Correlation vs. Causation: Why Correlation Does Not Imply Causationby@dimifn

# Correlation vs. Causation: Why Correlation Does Not Imply Causation

August 30th, 2022

The terms correlation and causation are often confused, however, they are not synonyms. A correlation does not imply causation, but causation always implies correlation. The third variable problem and the directionality problem are two of the main reasons why correlation is not causation. Use correlational research designs to identify the correlation between variables, whereas you should use experimental designs to test causation. For example, you would like to know if you optimized part of your app at the same time a significant increase in your app downloads occurred at the time it was brought in.

In the data analysis and decision sector the terms correlation and causation are quite often confused, however, they are not synonyms, and here are the reasons why:

TL;DR

• A correlation does not imply causation, but causation always implies correlation.

• The third variable problem and the directionality problem are two of the main reasons why correlation does not imply causation.

• Use correlational research designs to identify the correlation between variables, whereas you should use experimental designs to test causation.

# Terminologies Explained

## Correlation

Correlation means there is an association between variables, i.e. when one variable changes so does the other- put it more simply, it's when the variables of your dataset look like they are moving together in some way. More specifically, a correlation reflects the strength and/or direction of the association between two or more variables: a positive correlation means that both variables change in the same direction (e.g. when x is higher, y tends to be higher), whereas when the variables change in opposite directions there is a negative correlation (e.g. when x is higher, y tends to be lower). And as expected, a zero correlation means that there is no relationship between the variables.

In other words, when there is a correlation between two variables then those variables covary, and that represents a statistical indicator of the relationship between the variables. However, the reasons behind this covariation are not necessarily because of a causal link (causation), neither a direct nor an indirect causal link. Instead, there are mainly two reasons why correlation is not causation: the third variable and the directionality problem. Let's break them down:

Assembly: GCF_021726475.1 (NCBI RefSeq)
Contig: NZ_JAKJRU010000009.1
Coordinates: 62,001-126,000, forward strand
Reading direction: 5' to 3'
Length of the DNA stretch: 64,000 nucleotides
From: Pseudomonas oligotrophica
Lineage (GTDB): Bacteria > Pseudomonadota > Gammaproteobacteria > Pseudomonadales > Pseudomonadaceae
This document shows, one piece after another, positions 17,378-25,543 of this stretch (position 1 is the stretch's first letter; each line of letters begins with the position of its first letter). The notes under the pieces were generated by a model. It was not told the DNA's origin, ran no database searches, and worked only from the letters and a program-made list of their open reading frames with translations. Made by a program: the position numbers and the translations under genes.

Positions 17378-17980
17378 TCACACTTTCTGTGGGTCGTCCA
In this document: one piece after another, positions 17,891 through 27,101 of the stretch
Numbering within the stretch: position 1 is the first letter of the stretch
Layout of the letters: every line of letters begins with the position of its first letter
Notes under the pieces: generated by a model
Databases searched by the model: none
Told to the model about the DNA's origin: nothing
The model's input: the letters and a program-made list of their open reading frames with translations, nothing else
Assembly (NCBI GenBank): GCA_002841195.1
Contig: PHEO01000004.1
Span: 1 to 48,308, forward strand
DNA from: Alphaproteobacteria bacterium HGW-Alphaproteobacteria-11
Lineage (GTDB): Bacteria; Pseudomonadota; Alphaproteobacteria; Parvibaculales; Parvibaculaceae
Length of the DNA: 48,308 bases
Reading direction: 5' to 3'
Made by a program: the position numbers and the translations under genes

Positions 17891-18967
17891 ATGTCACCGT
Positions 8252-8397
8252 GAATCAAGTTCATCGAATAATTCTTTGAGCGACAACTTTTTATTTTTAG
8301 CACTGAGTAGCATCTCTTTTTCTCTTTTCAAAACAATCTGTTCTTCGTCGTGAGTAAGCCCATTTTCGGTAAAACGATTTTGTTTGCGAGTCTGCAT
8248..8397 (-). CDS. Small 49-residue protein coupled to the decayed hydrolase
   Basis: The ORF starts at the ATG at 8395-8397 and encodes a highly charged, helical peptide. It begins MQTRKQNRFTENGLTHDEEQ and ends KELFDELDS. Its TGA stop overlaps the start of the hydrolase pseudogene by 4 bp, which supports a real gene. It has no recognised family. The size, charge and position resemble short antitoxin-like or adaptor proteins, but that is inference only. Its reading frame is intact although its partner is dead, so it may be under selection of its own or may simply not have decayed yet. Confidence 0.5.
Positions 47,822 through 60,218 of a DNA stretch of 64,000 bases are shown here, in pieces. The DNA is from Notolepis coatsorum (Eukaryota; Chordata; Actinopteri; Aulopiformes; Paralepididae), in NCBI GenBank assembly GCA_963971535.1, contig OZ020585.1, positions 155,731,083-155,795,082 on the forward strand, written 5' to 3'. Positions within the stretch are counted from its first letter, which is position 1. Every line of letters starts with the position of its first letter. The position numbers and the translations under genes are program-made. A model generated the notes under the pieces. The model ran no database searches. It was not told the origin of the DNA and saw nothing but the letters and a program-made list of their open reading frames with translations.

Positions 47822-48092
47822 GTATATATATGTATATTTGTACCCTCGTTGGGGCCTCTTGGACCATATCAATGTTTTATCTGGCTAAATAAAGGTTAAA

## Why Correlation Is Not Causation

The third variable problem describes that there is a third variable called confounding variable (also called confounder or confounding factor), that affects the two correlated variables in a way it makes them seem causally related when in fact they are not. For example, in the summer the increase in the number of people going for a swim and the increase in violent crime rates are closely correlated, but they are not causally linked with each other because, of course, the former does not cause the other, and vice versa- what is happening here is that there is a third variable, that of the hot temperature, that has an effect on both variables separately.

And the second main reason comprises the directionality problem, which occurs when two variables correlate and might actually have a causal relationship, but there is no way to infer which variable causes the change to the other variable - you can think of that as the What came first, the chicken or the egg problem (although this seems to have been finally solved). For example, studies have shown that vitamin D levels are correlated with depression, but it’s not clear if low vitamin D causes depression, or if depression causes reduced vitamin D intake.

Note that when you want to describe the correlation between variables, it is correct to use the word relationship instead of association interchangeably, but not causation, because:

## Causation

Causation (also known as causality) means that changes in one variable entail changes in the other. Here a cause-and-effect relationship exists: the two variables are correlated with each other and there is also a causal link between them. The events of the causation might take place either at the same time or successively one after the other.

# Last Thoughts

All in all, a correlation does not imply causation, but causation always implies correlation. It is essential to distinguish the terms in order to infer if causality exists when two variables correlate with each other, or if they are simply correlated without a cause-and-effect relationship. For example, if you optimized part of your app during the last month and at the same time a significant increase in your app downloads occurred, then you would like to know if that particular optimization brought more users, or if it was just a coincidence.

But how can you test your data and claim if causality exists when correlation incurs? Well, you may use correlational research designs to identify the correlation between variables, whereas you should use experimental designs (e.g. randomized and experimental studies, quasi-experimental studies, etc.) to test causation.

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